Health coaching is an up and coming area for nurses to explore. I have been interested in this area for quite some time now and I am finally seeing the implementation of a type of health coaching by nurses in the news. This is exciting news for those of us looking to get out of hospital nursing. Readmission rates are sky-high in all areas of the country and here is an under-served population that could certainly benefit from good old fashioned nursing expertise.
This is from Nusing Spectrum, so you may have already seen this, but I want every one of us to take another look at this exciting avenue for nurses.
RN health coaches work at White Plains’ Alicare Medical Management, an affiliate of insurance company Amalgamated Life, to help patients after they are discharged from the hospital. Although initiated informally about two years ago, AMM’s telephonic Patient Transition Coaching Program was officially launched in March and addresses post-discharge needs of patients who are at risk for hospital readmission.
In collaboration with the patient, family and healthcare provider, an RN health coach works with the patient at-risk immediately after discharge by telephone to assess his or her health status and identify any concerns or problem areas. Nurses ensure patients understand their necessary follow-up and self-care responsibilities, which may include knowing about specific signs and symptoms related to their disease, medications and medication administration, what to do in an emergency and when to call the physician.
“This program answers the need for those individuals who were falling through the cracks and were all too often ending up back in the hospital,” said Claire Levitt, president of AMM. These patients might be post-surgical patients, or those with heart failure, chronic obstructive pulmonary disease, asthma and other respiratory and cardiac conditions who can benefit from postdischarge health coaching.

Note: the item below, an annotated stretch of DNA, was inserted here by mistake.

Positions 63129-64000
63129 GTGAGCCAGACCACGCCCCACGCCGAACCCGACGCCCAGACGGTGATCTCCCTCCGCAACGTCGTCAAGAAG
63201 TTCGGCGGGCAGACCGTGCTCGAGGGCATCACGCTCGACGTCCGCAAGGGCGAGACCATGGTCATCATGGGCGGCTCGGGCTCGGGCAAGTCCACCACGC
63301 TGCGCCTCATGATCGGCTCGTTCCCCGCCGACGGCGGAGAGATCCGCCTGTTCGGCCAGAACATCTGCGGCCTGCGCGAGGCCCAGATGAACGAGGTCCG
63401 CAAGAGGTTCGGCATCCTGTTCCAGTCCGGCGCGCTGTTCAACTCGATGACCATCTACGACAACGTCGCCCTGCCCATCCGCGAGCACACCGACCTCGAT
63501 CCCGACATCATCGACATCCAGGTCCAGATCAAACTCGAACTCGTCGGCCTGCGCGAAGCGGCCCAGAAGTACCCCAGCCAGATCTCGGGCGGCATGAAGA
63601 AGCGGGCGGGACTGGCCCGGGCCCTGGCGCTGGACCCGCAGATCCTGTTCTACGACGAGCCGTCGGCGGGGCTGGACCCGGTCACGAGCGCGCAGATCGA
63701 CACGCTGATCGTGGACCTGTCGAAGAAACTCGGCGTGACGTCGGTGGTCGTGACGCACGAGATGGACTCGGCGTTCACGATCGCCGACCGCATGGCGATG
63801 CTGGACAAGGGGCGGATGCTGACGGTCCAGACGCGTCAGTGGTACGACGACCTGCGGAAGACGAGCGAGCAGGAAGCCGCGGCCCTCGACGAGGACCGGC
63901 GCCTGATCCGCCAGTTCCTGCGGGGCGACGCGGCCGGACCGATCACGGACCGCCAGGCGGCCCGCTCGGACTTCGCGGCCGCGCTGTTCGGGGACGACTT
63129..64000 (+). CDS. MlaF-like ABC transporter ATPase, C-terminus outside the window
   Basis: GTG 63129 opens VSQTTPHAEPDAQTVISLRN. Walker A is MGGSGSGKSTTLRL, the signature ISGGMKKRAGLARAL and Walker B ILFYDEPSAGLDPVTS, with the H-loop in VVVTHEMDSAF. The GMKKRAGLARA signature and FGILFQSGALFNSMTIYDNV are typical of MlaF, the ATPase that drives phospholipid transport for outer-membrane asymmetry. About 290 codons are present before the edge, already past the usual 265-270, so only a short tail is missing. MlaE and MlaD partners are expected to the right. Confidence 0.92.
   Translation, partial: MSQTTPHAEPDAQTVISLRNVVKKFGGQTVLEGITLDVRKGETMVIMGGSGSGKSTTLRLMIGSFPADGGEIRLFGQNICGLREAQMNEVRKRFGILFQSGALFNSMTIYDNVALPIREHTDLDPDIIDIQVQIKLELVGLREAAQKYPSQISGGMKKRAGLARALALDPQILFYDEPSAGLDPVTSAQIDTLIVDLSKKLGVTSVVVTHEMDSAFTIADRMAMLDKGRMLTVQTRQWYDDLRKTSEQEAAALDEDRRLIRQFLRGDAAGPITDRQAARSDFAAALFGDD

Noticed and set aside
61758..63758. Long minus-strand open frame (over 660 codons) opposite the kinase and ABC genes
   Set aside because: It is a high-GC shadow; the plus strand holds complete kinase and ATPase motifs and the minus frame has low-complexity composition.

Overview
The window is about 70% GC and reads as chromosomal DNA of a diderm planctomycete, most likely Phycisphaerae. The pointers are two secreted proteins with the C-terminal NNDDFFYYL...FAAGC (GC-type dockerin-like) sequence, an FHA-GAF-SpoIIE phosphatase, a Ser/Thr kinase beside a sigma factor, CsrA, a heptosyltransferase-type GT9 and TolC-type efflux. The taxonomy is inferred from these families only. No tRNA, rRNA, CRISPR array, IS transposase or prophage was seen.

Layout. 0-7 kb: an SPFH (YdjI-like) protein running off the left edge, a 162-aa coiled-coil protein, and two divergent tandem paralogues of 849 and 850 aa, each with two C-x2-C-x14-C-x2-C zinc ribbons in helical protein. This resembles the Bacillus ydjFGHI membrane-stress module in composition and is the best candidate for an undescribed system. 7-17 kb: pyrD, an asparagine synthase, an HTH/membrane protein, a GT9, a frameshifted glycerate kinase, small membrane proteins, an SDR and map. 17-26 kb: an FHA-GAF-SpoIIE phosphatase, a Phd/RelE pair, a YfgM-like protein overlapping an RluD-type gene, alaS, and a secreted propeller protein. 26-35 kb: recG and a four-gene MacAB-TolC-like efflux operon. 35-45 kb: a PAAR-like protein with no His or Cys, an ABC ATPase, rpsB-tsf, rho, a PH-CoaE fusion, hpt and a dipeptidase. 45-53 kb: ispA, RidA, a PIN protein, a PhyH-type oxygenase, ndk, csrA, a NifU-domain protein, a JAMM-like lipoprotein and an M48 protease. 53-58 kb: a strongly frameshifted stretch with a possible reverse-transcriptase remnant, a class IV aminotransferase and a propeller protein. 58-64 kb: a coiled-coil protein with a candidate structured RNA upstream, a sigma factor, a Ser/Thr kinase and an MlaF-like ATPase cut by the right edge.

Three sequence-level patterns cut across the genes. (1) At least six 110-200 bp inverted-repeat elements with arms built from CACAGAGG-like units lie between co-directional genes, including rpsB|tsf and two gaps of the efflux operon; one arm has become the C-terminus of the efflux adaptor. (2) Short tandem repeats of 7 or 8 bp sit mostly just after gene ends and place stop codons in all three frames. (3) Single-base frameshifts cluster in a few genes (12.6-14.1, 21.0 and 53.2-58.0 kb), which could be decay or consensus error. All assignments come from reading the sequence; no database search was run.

“We followed a middle-aged gentleman with diabetes and cellulitis of the foot who had experienced failed outpatient conservative treatment. As a result, he was admitted to the hospital for IV antibiotics,” said Barbara Shaffer, RN, case manager. Working with a limited benefits plan, Shaffer was able to work with hospital case management, the physician and the payor to come up with a proposal that used his remaining benefits cost effectively. The patient was discharged in four days after admission with IV antibiotics, wound care and ongoing telephonic patient education. “His wound healed, he returned to work and he was not readmitted to the hospital,” Shaffer said.
“Our patients can call us at any time 24 hours a day, seven days a week, so we can give them the education and support that they need,” said Julie O’Brien, RN, vice president/COO of AMM.
“We had a patient who was referred to us because of recurring abdominal pain that resulted in frequent admissions through the ED,” Shaffer said. After talking with the patient and recommending a specialty provider, the patient was diagnosed with diverticulitis and given appropriate medications and dietary recommendations. “Working with a health coach, he followed his prescribed medication and dietary regimen and did not return to the ED,” Shaffer added.
Several nurses work telephonically from the Salem, N.H., office and several work telephonically from the Norristown, Pa., office on this program, which is part of AMM’s case management program. All of them are certified in case management and have a minimum of five years of case management experience. Besides the telephone, these nurses depend on the computer for case management system applications, which help identify the appropriate patients for this program. AMM’s website also offers a plethora of information for patients, including health-risk assessments and client resources, which the nurses use and refer to when working with their clients.
Janice Petrella Lynch, RN, MSN, is a regional reporter for Nursing Spectrum. Send letters to editorNJ@nursingspectrum.com or comment below.
Related articles by Zemanta
- Texas Hospital Saves $2.8 Million in One Year with Help from Premier Healthcare Alliance’s Performance Improvement Program (eon.businesswire.com)
- When a Hospital Is Bad for You (health.usnews.com)
- Reducing hospital re-admissions and bouncebacks isn’t easy (kevinmd.com)
- Survey Finds More Case Managers Professionally Credentialed, Hold Higher Degrees (prweb.com)
- Health Reform Takes Aim at Hospital Readmission Rates (health.usnews.com)
- Reducing Hospital Bouncebacks (freakonomics.blogs.nytimes.com)